After several years had passed, Beth (Wendlinger) Young and younger sister Amanda (Wendlinger) Suarez admit they thought their high school softball careers at Hanover Central were but a distant memory.
However, being inducted into the National Softball Association's Hall of Fame Saturday at Centennial Park proves their accomplishments during their prep careers are still fresh in plenty of people's minds.
Young, a 2002 Hanover Central grad, was a two-time all-state selection, holds the school record for most strikeouts and played at the University of Indianapolis.
"It's great to be recognized for all of our accomplishments," she said. "We've worked hard since we were 7 years old. To find out that we were being recognized is a great feeling."
Suarez, a 2005 Hanover grad, was also a two-time all-stater.
"I think it was just a surprise since we've all been done for so long," Wendlinger Suarez said. "The really fun part about all this is we found out all three of us (including Lake Central's Brooke (Baker) Runyon) were getting inducted. We can remember the good times we had playing by getting inducted."
Runyon, a 2003 Lake Central grad and former Purdue University pitcher, wasn't expecting to be inducted when she received the news from the NSA.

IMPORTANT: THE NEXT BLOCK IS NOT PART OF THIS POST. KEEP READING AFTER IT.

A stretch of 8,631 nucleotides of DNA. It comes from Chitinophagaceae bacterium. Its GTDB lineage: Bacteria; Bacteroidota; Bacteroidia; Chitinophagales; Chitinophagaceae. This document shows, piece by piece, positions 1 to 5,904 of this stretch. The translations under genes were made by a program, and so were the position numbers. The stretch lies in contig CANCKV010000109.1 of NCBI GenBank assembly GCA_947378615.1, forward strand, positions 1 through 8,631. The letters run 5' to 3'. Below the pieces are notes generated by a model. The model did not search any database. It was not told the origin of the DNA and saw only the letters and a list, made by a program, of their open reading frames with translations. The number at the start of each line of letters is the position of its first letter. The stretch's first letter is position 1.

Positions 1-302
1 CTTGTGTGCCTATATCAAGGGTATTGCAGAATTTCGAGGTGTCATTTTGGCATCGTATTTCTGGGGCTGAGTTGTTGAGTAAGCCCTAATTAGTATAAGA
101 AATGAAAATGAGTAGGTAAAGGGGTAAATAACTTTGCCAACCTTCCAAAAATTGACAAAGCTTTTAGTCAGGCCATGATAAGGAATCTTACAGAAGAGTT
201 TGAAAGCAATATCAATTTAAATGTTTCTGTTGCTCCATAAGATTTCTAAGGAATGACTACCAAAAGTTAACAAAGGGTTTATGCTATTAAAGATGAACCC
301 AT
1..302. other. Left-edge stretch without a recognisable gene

"I was surprised because I didn't know NSA did anything like this," said Runyon, who was recently named Andrean's head softball coach. "It's good they do that, so I was very surprised."
On the coaching side, Purdue North Central coach Jeff Boardman was recognized for his efforts, including recruiting Northwest Indiana high school players to continue their softball careers. Prior to coaching there, he helped Calumet College develop its program as the coach for two seasons.
"It means a lot," he said. "It's been a lot of years watching young ladies mature and grow. They're great athletes and fun to be around."
Former Munster police chief Bill Sudbury was also inducted posthumously for his work as an umpire. His son, Josh, was present to accept the award.
"He spent his entire life being a public servant," he said. "He was a great role model for everyone. One of his greatest joys was being able to see young ladies develop from 8-and-under to high school and collegiate level players."